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Ever spotted your pet, a cat or a dog maybe feed on a lizard, a rat, or a tiny helpless creature? On the other end of your farm, the sheep and chicken were completely unperturbed by the presence of the other small animals. It is such a balance; the feeding habits of animals are different. As grain is to the poultry birds, so is grass to the cattle.
The feeding habits of farm animals are different because of their adaptability to the habitat in which they are raised, the availability of food which determines what the animals will eat, the level of competition for food, and the varying physiological features of the different farm animals.
For a moment, imagine a farm in which all your animals would only eat one specific animal feed. The chaos this would bring if every time you went in to feed the animals they all came running towards the same food and feeding points. So what is it really that saves you from such a hustle? Take a look at what makes your farm animals have different feeding habits.
Why are the Feeding Habits of Farm Animals Different?
Different animals have different feeding habits due to their habitat and adaptability. A living organism’s physiological and morphological aspects are primarily informed by their surroundings. The environment defines what food an animal living there requires to survive.
In effect, the habitat determines the kind of food that is available. In the savanna, for example, there are enough animals that feed on plants since it is easily available.
Naturally, different animals have to resort to different food and feeding habits to reduce competition. This is the primary concept in Darwin’s theory of natural selection. It is the fittest that survive.
For survival, different animal farms need to have different feeding habits. Different feeding habits on the farm reduce the competition that would otherwise be. Various feeding habits reduce significantly the number of animal species that eat the same food. It lowers the competition to acquire food and with that, every animal on the farm is assured of their pie.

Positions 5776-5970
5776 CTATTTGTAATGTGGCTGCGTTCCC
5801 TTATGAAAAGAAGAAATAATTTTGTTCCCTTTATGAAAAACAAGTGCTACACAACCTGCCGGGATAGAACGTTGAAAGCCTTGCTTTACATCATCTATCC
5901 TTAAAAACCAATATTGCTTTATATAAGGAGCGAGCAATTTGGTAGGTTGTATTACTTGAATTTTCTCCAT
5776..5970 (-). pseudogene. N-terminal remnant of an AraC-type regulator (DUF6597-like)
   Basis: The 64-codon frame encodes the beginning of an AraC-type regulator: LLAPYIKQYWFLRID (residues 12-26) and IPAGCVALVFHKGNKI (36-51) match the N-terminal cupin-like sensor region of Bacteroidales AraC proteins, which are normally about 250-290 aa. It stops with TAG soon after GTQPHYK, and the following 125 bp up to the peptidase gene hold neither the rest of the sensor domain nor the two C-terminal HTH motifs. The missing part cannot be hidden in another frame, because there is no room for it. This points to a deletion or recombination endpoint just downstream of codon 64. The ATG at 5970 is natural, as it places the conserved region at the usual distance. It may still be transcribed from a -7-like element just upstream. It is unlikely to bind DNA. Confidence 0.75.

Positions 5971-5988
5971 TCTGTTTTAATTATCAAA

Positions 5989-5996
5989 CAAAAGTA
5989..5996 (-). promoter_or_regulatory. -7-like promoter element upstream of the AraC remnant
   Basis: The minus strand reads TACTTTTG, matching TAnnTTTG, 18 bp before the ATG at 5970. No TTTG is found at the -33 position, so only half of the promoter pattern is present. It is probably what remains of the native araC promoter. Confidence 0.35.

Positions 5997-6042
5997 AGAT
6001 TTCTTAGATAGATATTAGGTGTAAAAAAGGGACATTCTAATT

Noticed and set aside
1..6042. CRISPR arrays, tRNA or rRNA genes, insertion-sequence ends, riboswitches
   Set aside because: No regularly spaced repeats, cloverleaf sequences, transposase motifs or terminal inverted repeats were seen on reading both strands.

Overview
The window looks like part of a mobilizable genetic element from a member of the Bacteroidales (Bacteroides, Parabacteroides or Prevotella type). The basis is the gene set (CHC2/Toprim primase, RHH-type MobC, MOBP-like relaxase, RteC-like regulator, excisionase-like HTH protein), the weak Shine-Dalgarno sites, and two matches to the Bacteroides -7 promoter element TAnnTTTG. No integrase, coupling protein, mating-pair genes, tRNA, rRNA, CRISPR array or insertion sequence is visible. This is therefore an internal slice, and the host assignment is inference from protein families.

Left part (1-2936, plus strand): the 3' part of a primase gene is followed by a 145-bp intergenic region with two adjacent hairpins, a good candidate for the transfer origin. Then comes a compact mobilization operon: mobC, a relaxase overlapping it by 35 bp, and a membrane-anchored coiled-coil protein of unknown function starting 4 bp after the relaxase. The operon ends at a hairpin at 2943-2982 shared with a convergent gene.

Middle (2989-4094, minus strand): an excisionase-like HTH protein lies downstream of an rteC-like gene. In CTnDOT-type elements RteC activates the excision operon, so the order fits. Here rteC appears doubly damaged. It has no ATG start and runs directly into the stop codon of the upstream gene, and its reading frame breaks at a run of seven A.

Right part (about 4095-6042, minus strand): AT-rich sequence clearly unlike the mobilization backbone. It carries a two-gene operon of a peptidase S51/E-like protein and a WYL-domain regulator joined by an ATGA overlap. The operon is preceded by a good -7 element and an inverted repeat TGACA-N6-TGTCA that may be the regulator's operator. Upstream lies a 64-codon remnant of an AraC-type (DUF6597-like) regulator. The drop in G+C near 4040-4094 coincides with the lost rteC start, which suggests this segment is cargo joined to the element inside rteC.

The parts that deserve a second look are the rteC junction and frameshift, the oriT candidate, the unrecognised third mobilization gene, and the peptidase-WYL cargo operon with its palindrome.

Animal’s eating habits also have to do with their physiological features. Different animal species have different structures of the digestive system. In essence, grass contains cellulose and can only be digested by the ruminant stomach. As such, hardly would a cat or a dog digest plant feeds. But the two animals are better eating meat and bones from their teeth adaptation.
What are the Feeding Habits of Different Farm Animals?
Different farm animals do not only have varying feeding habits but also a difference in how they eat their food. Animals like rabbits and rats feed on hard grains and nuts. They use their very sharp front cutting teeth to bite into the hard nuts. This method of eating is also known as gnawing. Mice and rabbits nibble their food by taking small bites.
Animals like cows have a special way of obtaining nutrients from feeds. They first swallow their food whole to fill their stomach. Later on, they regurgitate their cud and keep chewing it for several hours. The process of returning the food from the stomach and chewing it is commonly known as chewing cud, or simply rumination.
Insects such as bees and butterflies have long tubes through which they are able to suck nectar from plants. Dogs and cats on the other hand use their tongues to lap up their food. Cats and dogs also lap liquids like water and milk using their tongues. Cats have rough tongues that have sharp edges surfaces. It is this feature that makes it possible for them to lap liquids and also groom their fur.
Birds do not have teeth. They swallow their food whole. Poultry birds like chicken spend most of the time foraging around the dirt. They pick up delectable insects, grains and grasses, and sometimes even rodents. It is a natural feeding habit of chicken.
How are Animals Classified Based on their Feeding Habits?
A food chain is formed from the different feeding habits of animals. The food chain includes many different types of animals, each with its specific food. Animals are classified into 3 major classifications according to their feeding habits. These classifications include herbivores, omnivores and carnivores.
Herbivores refer to animals that eat plants only. They mainly focus on eating the fruits or seeds of plants. Some herbivores may eat the stems and leaves as well ignoring the roots. These animals have specialized digestive tracts and are able to handle the different types of plants they might eat. In most cases, herbivores are large animals in size such as cows and deer. Herbivores can also be medium-sized animals such as goats and sheep.
Omnivores are animals that eat both plants and meat. Since they have the most diversified eating habits, these animals have a wide selection of food. It is therefore easy for them to satisfy their hunger and dietary needs. Omnivores are also known as opportunistic eaters. They eat anything that is available when they are hungry.
Such animals have the advantage of readily finding food all year-round since they eat what is available. During the summer an omnivore will readily feed on fruits and nuts growing on plants. Throughout the other seasons of the year, omnivores will hunt for meat.
Bears are an example of big sized omnivores. They eat plants such as berries and nuts when they are growing. They also eat fish when its spring. Bears will hunt for animals during any season when they need something to eat. Pigs are examples of medium-sized animals.
Carnivores are animals that eat meat only. These are mammals that only eat meat obtained from other animals. Carnivores in the wild hunt other animals for food. They are likely to spend most of their days hunting to obtain enough food. Big sized carnivores include lions, wolves and tigers. Some birds such as eagles and hawks are also carnivores. Birds such as robins, spiders, and frogs are examples of small carnivores.